JERUSALEM: An Israeli spyware firm thought to have hacked WhatsApp in the past has told clients it can scoop user data from the world’s top social media, the Financial Times reported on Friday.
The London paper wrote that NSO group had “told buyers its technology can surreptitiously scrape all of an individual’s data from the servers of Apple, Google, Facebook, Amazon and Microsoft, according to people familiar with its sales pitch”.
An NSO spokesperson, responding in a written statement to request for comment, denied the allegation. “There is a fundamental misunderstanding of NSO, its services and technology,” it said.
“NSO’s products do not provide the type of collection capabilities and access to cloud applications, services, or infrastructure as listed and suggested in today’s FT article.”
In May, Facebook-owned WhatsApp said it had released an update to plug a security hole in its messaging app that allowed insertion of sophisticated spyware that could be used to spy on journalists, activists and others.
It said the attack bore “all the hallmarks of a private company that works with a number of governments around the world”.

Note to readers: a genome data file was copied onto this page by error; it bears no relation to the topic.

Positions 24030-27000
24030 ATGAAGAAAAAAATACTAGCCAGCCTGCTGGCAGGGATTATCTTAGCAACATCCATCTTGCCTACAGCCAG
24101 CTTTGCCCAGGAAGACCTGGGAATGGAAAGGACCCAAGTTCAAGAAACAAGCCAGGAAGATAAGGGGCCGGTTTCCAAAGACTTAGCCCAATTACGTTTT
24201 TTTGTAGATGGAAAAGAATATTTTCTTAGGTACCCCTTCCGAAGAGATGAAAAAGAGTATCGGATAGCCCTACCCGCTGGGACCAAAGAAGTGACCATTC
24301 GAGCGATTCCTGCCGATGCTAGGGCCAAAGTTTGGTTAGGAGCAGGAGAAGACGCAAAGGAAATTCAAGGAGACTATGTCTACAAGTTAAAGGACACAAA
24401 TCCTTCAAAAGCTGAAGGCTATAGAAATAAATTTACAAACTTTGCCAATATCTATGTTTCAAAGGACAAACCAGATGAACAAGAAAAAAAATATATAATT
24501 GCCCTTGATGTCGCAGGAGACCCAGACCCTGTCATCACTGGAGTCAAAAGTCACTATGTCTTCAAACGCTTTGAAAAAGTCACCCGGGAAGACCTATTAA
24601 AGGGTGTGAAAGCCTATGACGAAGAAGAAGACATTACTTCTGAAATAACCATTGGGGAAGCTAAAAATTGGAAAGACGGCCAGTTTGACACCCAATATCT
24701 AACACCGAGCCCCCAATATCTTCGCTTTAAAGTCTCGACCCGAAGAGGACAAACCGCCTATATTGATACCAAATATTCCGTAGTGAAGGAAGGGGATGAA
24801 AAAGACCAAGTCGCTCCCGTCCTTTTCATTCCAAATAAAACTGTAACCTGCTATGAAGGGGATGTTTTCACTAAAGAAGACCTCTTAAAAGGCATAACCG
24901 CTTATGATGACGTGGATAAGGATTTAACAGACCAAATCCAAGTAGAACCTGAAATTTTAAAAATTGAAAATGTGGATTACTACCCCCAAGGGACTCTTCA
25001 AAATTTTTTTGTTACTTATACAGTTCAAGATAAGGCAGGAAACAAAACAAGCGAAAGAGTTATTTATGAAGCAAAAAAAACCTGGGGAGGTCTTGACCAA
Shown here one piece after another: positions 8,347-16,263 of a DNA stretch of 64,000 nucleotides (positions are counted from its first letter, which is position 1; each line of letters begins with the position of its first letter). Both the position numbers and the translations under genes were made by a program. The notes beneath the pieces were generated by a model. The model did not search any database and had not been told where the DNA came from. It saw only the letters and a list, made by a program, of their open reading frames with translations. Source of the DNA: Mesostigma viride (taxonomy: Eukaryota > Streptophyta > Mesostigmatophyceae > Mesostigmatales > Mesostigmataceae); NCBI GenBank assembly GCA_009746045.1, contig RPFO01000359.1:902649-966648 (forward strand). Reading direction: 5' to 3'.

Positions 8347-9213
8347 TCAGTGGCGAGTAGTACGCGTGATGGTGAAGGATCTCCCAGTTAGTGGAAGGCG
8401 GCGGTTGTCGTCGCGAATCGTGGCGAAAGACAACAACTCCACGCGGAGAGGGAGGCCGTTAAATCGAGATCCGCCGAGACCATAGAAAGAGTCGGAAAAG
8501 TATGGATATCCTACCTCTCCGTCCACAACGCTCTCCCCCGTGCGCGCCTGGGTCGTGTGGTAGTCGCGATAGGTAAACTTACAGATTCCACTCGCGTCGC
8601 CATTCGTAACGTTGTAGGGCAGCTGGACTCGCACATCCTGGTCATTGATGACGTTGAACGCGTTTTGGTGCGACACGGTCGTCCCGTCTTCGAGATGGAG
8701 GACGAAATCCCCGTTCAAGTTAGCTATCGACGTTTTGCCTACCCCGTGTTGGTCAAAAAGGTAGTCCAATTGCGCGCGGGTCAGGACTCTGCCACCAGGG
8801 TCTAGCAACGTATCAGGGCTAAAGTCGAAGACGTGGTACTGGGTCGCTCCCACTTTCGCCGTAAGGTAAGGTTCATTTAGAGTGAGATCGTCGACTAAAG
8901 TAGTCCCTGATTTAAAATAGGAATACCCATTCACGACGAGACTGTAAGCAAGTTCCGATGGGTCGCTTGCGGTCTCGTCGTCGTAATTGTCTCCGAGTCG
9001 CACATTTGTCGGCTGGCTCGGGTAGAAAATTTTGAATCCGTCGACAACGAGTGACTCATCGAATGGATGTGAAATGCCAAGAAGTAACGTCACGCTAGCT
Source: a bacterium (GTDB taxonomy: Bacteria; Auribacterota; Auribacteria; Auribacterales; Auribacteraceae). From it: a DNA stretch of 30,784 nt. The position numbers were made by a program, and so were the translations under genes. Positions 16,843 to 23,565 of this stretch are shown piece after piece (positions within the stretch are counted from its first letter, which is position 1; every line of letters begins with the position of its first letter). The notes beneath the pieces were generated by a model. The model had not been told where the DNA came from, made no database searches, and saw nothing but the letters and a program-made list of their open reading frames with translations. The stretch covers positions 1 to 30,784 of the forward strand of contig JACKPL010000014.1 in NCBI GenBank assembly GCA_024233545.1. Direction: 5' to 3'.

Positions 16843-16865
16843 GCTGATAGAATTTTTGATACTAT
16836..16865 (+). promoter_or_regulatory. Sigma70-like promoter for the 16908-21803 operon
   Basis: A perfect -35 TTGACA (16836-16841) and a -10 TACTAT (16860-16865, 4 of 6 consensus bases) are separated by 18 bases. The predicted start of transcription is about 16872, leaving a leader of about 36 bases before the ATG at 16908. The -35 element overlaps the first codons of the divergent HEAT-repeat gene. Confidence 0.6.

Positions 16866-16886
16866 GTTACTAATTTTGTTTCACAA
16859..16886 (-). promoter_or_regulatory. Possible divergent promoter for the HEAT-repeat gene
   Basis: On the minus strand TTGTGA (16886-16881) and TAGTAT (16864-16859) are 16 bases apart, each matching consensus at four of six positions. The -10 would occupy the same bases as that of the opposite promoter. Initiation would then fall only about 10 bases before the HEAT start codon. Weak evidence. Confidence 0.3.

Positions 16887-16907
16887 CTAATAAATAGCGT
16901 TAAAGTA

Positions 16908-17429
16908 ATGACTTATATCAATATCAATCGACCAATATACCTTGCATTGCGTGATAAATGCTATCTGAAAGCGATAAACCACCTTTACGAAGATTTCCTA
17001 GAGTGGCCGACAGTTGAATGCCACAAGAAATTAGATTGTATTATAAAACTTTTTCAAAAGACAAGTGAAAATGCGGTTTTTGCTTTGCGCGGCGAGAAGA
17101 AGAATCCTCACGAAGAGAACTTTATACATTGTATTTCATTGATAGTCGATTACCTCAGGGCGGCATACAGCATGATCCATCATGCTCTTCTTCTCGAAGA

It did not name a suspect but Washington-based analyst Joseph Hall, chief technologist at the Centre for Democracy and Technology, said at the time that the hack appeared related to the NSO’s Pegasus software.
It is normally sold to law enforcement and intelligence services.
Friday’s FT report, citing documents it had viewed and descriptions of a product demonstration, said the programme had “evolved to capture the much greater trove of information stored beyond the phone in the cloud, such as a full history of a target’s location data, archived messages or photos”.
NSO says it does not operate the Pegasus system, only licensing it to closely vetted government users “for the sole purpose of preventing or investigating serious crime including terrorism”.
The group came under the spotlight in 2016 when researchers accused it of helping spy on an activist in the United Arab Emirates. NSO is based in the Israeli seaside hi-tech hub of Herzliya, near Tel Aviv.
Published in Dawn, July 20th, 2019